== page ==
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Suicide bomber kills seven

A bearded young Palestinian man, chewing gum and wearing a jacket, boarded a bus full of Arabs and Jews in northern Israel Wednesday morning, paid his $2.60 fare and then triggered a thunderous explosion, killing seven people and himself and injuring 27.

At one moment Bus No. 823 was on its normal morning run from Tel Aviv to Nazareth, carrying sleepy soldiers and civilians to their bases and jobs just after 7 a.m. At the next moment it was a blackened, mangled wreck, split practically in two, a rolling charnel house spattered with blood and body parts and spewing smoke and flames.

The suicide bombing further undercut a troubled peace mission by the American special Mideast envoy, Anthony Zinni, who is trying to coax Israelis and Palestinians toward a cease-fire after 18 months of fighting and terrorist attacks.

Nonetheless, Zinni brokered a scheduled meeting of Israeli and Palestinian security chieftains late Wednesday. Israel Radio reported that the meeting ended without agreement on a truce and that another session would be held in the coming days.

Four of the seven people killed on the bus were Israeli soldiers. The other victims, dead and wounded, included Jews as well as Arabs.

The radical group Islamic Jihad, which has carried out a string of terrorist attacks on Israelis, took responsibility for the bombing and identified the bomber as a 24-year-old militant from the northern West Bank city of Jenin, Rafat Abu Diyak.

Israeli Prime Minister Ariel Sharon blamed the attack on Palestinian leader Yasser Arafat and suggested Israel would retaliate. "We see that Arafat has not changed his policy of terror," he said. "He has taken no steps whatsoever, he has given no orders at all (to halt Palestinian attacks). This is something very grave, and we'll have to take the necessary measures."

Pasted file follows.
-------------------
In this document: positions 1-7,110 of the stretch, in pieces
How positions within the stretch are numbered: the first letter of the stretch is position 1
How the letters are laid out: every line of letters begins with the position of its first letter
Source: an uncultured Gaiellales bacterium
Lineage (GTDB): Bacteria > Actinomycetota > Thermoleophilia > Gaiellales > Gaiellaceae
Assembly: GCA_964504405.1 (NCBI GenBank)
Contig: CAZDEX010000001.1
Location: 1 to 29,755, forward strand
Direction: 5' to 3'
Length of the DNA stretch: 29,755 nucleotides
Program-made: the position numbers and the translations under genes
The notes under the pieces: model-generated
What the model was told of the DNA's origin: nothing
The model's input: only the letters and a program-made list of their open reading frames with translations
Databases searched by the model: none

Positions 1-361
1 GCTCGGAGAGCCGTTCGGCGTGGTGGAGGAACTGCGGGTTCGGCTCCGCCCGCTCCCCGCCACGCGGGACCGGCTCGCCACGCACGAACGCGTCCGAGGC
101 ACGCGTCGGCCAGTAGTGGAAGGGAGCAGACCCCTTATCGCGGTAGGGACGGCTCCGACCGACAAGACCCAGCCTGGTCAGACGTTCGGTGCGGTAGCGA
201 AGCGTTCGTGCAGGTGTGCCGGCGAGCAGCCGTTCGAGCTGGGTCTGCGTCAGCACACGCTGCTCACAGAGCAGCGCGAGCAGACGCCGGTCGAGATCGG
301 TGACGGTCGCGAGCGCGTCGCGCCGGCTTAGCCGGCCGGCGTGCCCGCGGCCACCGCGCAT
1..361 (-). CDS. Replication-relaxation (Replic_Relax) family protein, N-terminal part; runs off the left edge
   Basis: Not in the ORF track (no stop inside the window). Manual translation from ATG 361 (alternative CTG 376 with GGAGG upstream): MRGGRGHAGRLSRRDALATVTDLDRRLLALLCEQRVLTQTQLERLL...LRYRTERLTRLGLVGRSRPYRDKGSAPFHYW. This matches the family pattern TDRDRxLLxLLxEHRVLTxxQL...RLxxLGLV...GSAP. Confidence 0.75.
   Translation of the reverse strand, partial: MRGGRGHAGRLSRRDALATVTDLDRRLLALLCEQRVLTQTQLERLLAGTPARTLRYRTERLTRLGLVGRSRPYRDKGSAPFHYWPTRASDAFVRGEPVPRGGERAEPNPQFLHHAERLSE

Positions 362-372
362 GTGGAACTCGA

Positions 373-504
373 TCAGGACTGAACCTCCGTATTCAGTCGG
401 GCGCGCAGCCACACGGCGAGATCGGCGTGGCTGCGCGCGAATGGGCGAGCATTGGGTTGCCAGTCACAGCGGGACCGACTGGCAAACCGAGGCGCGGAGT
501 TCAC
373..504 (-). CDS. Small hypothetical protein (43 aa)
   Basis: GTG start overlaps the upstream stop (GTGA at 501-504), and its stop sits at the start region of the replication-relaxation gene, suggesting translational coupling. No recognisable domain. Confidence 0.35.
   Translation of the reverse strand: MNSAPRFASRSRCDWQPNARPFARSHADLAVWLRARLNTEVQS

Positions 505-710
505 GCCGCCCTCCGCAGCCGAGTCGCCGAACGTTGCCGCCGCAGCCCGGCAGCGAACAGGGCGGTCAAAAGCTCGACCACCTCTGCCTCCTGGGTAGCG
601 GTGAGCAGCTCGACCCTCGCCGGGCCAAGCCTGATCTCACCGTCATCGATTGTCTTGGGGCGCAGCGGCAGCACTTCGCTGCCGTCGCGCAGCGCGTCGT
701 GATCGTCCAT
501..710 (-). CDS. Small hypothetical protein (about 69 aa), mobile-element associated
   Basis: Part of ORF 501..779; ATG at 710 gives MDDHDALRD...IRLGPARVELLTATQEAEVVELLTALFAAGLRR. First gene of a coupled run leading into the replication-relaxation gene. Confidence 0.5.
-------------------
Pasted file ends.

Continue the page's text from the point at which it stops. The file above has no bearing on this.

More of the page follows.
Arafat's Palestinian Authority condemned the bombing. But the authority's statement seemed to focus on the fact that the attack took place inside Israel _ suggesting implicitly that attacks on Jewish soldiers and settlers in the Palestinian territories were not covered by the condemnation. "World public opinion, which has been on the Palestinians' side against the Israeli attacks on Palestinian civilians, will never accept Palestinians attacking Israelis inside Israel," said the statement. "We can't give any excuse to extremists in Israel to continue their aggression against our people."

The bombing took place near the large Israeli Arab town of Um-el-Fahm, in Israel's heavily Arab Galilee region. The bomber boarded the bus and said he was going to Afula, a Jewish town in the north. He walked toward a group of soldiers seated toward the back of the bus, immediately attracting the suspicions of Jewish and Arab passengers.

"I know they don't care who they hit," Kamla Massalha, an Arab citizen of Israel who is a surgical nurse, told Israel Radio. "He didn't look normal. He looked around, he looked left and right and there was something under his jacket, around his waist. I suspected him right away. A second later, the explosion came."

At least one Israeli soldier on the bus also took note of the bomber when he boarded. "I noticed that he had a jacket and when he sat down, I saw something inside," said Vadim Weinfuss, an Israeli soldier who was on his way to an army base. "I went to get my rifle, to try to stop him, and I saw that he was talking to someone who was sitting next to him. I was going to shoot him when he blew up."

The bus continued rolling for some distance, even though it was on fire and nearly everyone aboard, including the driver, was dead or injured from shrapnel, shock or flying glass.

"The explosion was tremendous, tremendous. And then people started screaming and people were on fire," said Avi Malul, who was sitting two seats behind the bomber but somehow survived. "I grabbed my gun and jumped out the window. And I saw bodies on the ground."

Vice President Dick Cheney, who returned to Washington on Wednesday after a trip to the Middle East, probably will try again as a peacemaker, returning for a meeting in Egypt with Arafat _ assuming Zinni concludes that the conditions are right. The meeting could come as early as Monday.

_ Information from the Associated Press was used in this report.

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